Special-needs class has tree stolen
by Jonathan Partridge | Patterson Irrigator
Dec 05, 2012 | 2072 views | 0 0 comments | 11 11 recommendations | email to a friend | print
A Christmas treee decorated by Patterson High School students with special needs stands in the city's South Park last week prior to being stolen by thieves late Sunday, Dec. 2.--Courtesy of Rick Boothby
A Christmas treee decorated by Patterson High School students with special needs stands in the city's South Park last week prior to being stolen by thieves late Sunday, Dec. 2.--Courtesy of Rick Boothby
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Only a hole in the ground remains after a Christmas treee decorated by Patterson High School students with special needs was stolen by thieves late Sunday, Dec. 2 or early Monday, Dec. 3.--Jonathan Partridge / Patterson Irrigator
Only a hole in the ground remains after a Christmas treee decorated by Patterson High School students with special needs was stolen by thieves late Sunday, Dec. 2 or early Monday, Dec. 3.--Jonathan Partridge / Patterson Irrigator
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Rick Boothby, an instructor for a Patterson High School class for special-need students, was surprised when he noticed the Christmas tree his class decorated appeared to have been moved from its location in the city’s South Park on Monday, Dec. 3.

When he learned that someone had stolen the tree from the park off of the first block of South Salado Avenue, his surprise turned to shock and sadness.

“I thought, oh man, that’s really crazy — I wouldn’t have thought someone would want to steal a tree,” he said Tuesday, Dec. 4. “That’s hurtful, because the kids had done all that work, but that’s the way it goes. It’s not going to stop us from doing it again next year.”

The Christmas tree, accompanied by wooden cutouts of Mickey and Minnie Mouse and Donald Duck, was one of nearly 70 trees decorated as part of the annual display hosted by Soroptimist International of Patterson.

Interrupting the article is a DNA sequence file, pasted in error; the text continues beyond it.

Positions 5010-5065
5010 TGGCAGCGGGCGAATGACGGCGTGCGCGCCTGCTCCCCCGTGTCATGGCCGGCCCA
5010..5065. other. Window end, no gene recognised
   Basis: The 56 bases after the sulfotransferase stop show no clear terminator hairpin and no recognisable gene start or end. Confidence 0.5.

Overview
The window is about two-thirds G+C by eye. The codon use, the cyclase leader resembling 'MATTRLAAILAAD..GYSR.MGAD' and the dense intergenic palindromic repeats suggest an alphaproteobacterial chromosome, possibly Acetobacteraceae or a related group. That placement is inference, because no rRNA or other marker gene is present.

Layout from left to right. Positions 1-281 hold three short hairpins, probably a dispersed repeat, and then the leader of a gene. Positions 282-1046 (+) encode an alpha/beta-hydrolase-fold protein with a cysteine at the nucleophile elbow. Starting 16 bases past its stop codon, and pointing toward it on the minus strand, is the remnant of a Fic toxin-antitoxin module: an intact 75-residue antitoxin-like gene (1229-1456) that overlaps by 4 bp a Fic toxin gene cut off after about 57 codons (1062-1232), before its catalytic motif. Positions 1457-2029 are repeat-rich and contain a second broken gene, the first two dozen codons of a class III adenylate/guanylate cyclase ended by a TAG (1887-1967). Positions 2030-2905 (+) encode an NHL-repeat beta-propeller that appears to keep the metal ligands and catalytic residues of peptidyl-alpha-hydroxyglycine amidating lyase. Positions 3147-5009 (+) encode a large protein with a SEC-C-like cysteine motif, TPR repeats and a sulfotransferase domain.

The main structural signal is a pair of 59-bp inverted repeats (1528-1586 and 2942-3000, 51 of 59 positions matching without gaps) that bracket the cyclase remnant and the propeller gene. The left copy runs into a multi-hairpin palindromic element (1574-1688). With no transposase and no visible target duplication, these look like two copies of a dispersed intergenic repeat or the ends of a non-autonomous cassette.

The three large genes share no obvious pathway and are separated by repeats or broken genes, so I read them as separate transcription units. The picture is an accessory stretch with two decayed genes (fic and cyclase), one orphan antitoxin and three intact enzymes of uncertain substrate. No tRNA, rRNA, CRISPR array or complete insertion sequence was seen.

The tree appears to have been stolen some time between 7 p.m. Sunday, Dec. 3, when one of Boothby’s aides most recently saw it, and 7 a.m. Monday, when Boothby visited the park, Boothby said. He said he was happy that the wooden cutouts at least had not been taken.

He notified his students of the tree theft later on Monday, and said that many of them were disappointed, though he tried to make light of the situation, saying that whoever took it must have needed a tree. The class he teaches includes students with various special needs, including Down syndrome, autism, speech impairments and learning disabilities, he said.

The tree included laminated drawings, ribbons, felt, glitter and baked ornaments made of salt and dough.

The Soroptimists have been supportive of the class, Boothby said, and even offered to buy a replacement tree. But Boothby said it would take too much time for the class to decorate a new one.

The St. Vincent de Paul thrift store on South El Circulo also was helpful, donating decorations for a Christmas tree that is being placed inside Boothby’s classroom, Boothby said.

Juanzette Hunter, who coordinates the annual tree decorating campaign for the Soroptimists, said she hoped the community would have more appreciation for the work of the students and refrain from stealing their project.

“If someone has a need (for a tree), please ask,” Hunter said. “Stealing is not the reason for the season.”

Rick Barron, who owns Blues Café just down the street from South Park on the first block of South Del Puerto Avenue, is offering a $100 reward to anyone who provides information that results in the capture of the thief.

“It just bugs the heck out of me that people are stealing,” Barron said.

For information: Blues Café, 892-5282.

Contact Jonathan Partridge at 892-6187 or jonathan@pattersonirrigator.com.

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